Sonarworks True-Fi Evaluation

Product: Sonarworks True-Fi
Provided By: Sonarworks
Price: €79.00



I've reviewed quite a few different headphones, earbuds and speakers over the past few years here at BCCHardware and while I'm sure I'm not a certified audiophile, I do like great audio. To me, great audio isn't the amount of bass present in every song, it's about balance. Balanced "flat" sound is fantastic to me. The problem is to get flat, even, balanced audio takes a lot of work or a really expensive pair of headphones - and even then, it takes a bit of work.

Studio's spend thousands of dollars making sure the headphones they are using to reference and mix the audio are tuned properly and they use these settings to ensure that they will be mixing and recording the perfect blend and that each instrument is properly represented. The downside is that when the release the final product every model of headphones, speaker and earbud has different reproduction capabilities and the listener isn't getting the pure, authentic mix as the studio intended.

That's where Sonarworks comes in. They have some very robust software and hardware solutions for studios to calibrate their equipment for recording and mixing, and now they have introduced software for the end-user as well. Their True-Fi solution allows you to match your headphones with specific profiles and this allows you to turn your regular headphones into some perfect tuned monitors to give you a True-Fidelity experience.

In our evaluation below, we'll cover some of the benefits and our experience using the True-Fi software.




Installing Sonarworks' True-Fi was simple on my machine. I simply installed the software, chose my correct headphones that were in the list and enjoyed. Even with Sennheiser Momentum headphones (which are decent by all accounts), the sound profile was dramatically different than I expected. The music lost a bit of bass, treble was mellowed out and the overall balance of the high-mid-low was perfect.

We met with Sonarworks back at CES 2018 and when they demonstrated the software, they had a mid-range set of Sony headphones as well as some Marshall headphones side by side. When using the True-Fi solution, both sounded equally fantastic. Without it, you were subjected to the manufacturers bias as to how they want you to experience sound.

That pretty much sums up the goal of the True-Fi software. It enables you to be able to hear sound as it was intended during recording as it turns any supported set of headphones into reference headphones.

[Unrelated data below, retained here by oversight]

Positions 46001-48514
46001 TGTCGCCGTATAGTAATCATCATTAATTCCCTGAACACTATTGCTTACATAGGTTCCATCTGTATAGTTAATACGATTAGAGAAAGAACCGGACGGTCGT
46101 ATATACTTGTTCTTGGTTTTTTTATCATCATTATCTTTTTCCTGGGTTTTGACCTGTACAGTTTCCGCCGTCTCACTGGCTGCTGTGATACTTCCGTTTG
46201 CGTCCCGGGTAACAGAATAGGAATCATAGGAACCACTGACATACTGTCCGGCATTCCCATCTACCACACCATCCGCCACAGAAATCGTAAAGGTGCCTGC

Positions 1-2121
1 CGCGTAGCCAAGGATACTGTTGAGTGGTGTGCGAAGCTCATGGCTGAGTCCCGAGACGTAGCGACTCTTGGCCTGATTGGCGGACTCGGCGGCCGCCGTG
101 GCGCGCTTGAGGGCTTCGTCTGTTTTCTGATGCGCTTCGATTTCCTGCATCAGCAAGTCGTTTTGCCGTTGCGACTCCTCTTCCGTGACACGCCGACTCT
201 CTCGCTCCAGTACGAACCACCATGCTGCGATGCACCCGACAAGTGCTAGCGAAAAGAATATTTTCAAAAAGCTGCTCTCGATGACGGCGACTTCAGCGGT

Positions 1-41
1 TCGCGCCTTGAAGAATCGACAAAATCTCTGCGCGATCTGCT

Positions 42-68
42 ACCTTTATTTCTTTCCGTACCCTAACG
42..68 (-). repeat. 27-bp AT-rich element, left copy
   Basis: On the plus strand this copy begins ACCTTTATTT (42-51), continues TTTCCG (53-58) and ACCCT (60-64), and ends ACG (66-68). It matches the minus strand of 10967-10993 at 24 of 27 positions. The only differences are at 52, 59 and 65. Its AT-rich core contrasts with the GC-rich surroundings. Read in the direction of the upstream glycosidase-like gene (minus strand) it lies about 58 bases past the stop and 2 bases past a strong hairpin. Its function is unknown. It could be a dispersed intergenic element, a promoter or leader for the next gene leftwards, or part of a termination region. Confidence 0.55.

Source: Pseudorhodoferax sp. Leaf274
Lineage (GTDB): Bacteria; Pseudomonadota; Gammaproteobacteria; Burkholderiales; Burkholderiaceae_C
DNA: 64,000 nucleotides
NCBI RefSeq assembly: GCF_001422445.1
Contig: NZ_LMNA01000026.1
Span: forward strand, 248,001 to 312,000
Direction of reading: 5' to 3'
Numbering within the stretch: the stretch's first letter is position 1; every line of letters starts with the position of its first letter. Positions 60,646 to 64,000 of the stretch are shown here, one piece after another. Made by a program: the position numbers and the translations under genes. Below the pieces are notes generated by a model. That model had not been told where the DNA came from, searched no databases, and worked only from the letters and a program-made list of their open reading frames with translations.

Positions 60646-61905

Going slightly deeper into the software, we also have personalization options that include an age adjustment - which compensates for hearing loss that starts with profiles as young as 21 years old. Male and female profiles are available, and this doesn't indicate listening preference, rather it applies to expected hearing loss. You can also slide up the bass slider and stray away from true reference sound into something that you might be a bit more comfortable with.



Final Thoughts:

As much as I'd like to encourage everyone to run out and buy True-Fi from Sonarworks, it's not for everyone. If you are happy listening to bass-heavy music and don't really care about good quality sound, you might want to pass. If you care about audio quality and are willing to browse the list to see if your headphones are supported (list is growing all the time), you may want to give it a shot.

The headphone list is the biggest drawback and if you don't have a set that is on the list, it will give you a wrong profile and won't sound good at all. If you don't have supported headphones - and don't want to buy any that are on the list - stay away from True-Fi. The list is growing quite rapidly and if your cans aren't on the list, you can send a request. They add products to the list in order of popularity, so there is a good chance you'll get mainstream headphones added sooner rather than later.

There is a 7-day trial available. Be warned though. You may just have to buy yourself a license. Even if you have a supported set of earphones, I'd recommend the trial version as there are a few people I know that have tried listening to music through the True-Fi software on my PC and they prefer to listen to music without True-Fi. Sound is such a subjective thing, but if you want to listen to music the way it was intended to sound, you owe it to yourself to give True-Fi a shot.

The real strength of True-Fi is the ability to make your headphones sound like perfect reference headphones. This will work across multiple machines and if everyone working on an audio project takes time to setup their gear with True-Fi, the end result will be exactly the same no matter where it's worked on. It's a niche market for sure, but one that Sonarworks nails down.

Supported Headphones list here.